Winner of the Anisfield-Wolf Book Award “Reginald Gibbons’s first novel takes place in east Texas in 1910 during the time of white rule—not by law but by lynch mob. Amid the suffocating racism and fear, half-Choctaw, half-white Reuben Sweetbitter and Martha Clarke, a white woman, fall in love. . . . Reuben and Martha’s love is strong, but, dishearteningly, racism is stronger. Timely in the subject of interracial love, this authentic, richly -detailed novel plumbs sacrifice, fear, and the loss of one’s identity, bringing the -anguish of the two young lovers to life. Highly recommended.”—Library Journal “Far more than a spellbinding love story . . . a novel wide and deep in its understanding. . . . An unforgettable story, a remarkable piece of work.”—Dallas Morning News “I love this novel: it sings, it soars. Simultaneously deft and deep, it brings a lost world back to brilliant light.”—Andrea Barrett “Surprising in every way. . . . The novel’s ending is as strong as its beginning—terrifying and beautiful, a true tour de force.”—Chicago Tribune
INSTANT NATIONAL BESTSELLER Now a series on Starz "Brilliantly written. . . . Outstanding."—The New York Times Book Review Newly arrived in New York City, twenty-two-year-old Tess lands a job working front of house at a celebrated downtown restaurant. What follows is her education: in champagne and cocaine, love and lust, dive bars and fine dining rooms, as she learns to navigate the chaotic, enchanting, punishing life she has chosen. The story of a young woman’s coming-of-age, set against the glitzy, grimy backdrop of New York’s most elite restaurants, in Sweetbitter Stephanie Danler deftly conjures the nonstop and high-adrenaline world of the food industry and evokes the infinite possibilities, the unbearable beauty, and the fragility and brutality of being young and adrift.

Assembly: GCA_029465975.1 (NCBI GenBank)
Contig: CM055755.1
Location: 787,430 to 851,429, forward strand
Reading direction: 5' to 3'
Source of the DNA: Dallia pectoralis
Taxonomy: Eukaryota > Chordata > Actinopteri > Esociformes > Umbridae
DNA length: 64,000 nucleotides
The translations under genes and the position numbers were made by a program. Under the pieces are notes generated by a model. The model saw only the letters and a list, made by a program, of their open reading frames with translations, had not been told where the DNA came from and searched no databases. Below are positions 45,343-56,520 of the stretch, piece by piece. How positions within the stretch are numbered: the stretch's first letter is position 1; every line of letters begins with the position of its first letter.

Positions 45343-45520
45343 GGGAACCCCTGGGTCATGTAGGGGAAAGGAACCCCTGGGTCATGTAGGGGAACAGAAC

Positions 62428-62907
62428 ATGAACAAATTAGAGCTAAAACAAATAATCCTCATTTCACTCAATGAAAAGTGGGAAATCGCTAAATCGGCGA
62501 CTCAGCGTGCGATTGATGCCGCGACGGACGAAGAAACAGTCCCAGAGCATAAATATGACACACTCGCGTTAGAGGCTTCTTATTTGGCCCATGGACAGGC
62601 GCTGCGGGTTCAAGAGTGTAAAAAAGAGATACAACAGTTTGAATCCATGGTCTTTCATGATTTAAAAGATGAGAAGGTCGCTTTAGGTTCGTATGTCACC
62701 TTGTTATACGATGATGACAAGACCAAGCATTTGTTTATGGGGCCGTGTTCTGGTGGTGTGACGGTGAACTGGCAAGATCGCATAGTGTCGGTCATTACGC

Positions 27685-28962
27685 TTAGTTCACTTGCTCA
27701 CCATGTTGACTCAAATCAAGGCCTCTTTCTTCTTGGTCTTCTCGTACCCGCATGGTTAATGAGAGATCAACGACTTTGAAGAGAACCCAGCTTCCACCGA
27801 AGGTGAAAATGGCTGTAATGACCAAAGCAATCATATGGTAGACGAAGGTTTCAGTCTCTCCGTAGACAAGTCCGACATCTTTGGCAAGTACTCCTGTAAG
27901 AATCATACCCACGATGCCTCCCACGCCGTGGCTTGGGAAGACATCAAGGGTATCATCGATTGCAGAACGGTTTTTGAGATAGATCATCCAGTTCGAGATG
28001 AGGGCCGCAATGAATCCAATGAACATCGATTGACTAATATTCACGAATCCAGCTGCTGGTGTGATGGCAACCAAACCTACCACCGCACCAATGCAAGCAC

In this charming debut fantasy perfect for fans of Sorcery of Thorns and Girls of Paper and Fire, a witch cursed to never love meets a girl hiding her own dangerous magic, and the two strike a dangerous bargain to save their queendom. Tamsin is the most powerful witch of her generation. But after committing the worst magical sin, she’s exiled by the ruling Coven and cursed with the inability to love. The only way she can get those feelings back—even for just a little while—is to steal love from others. Wren is a source—a rare kind of person who is made of magic, despite being unable to use it herself. Sources are required to train with the Coven as soon as they discover their abilities, but Wren—the only caretaker to her ailing father—has spent her life hiding her secret. When a magical plague ravages the queendom, Wren’s father falls victim. To save him, Wren proposes a bargain: if Tamsin will help her catch the dark witch responsible for creating the plague, then Wren will give Tamsin her love for her father. Of course, love bargains are a tricky thing, and these two have a long, perilous journey ahead of them—that is, if they don’t kill each other first.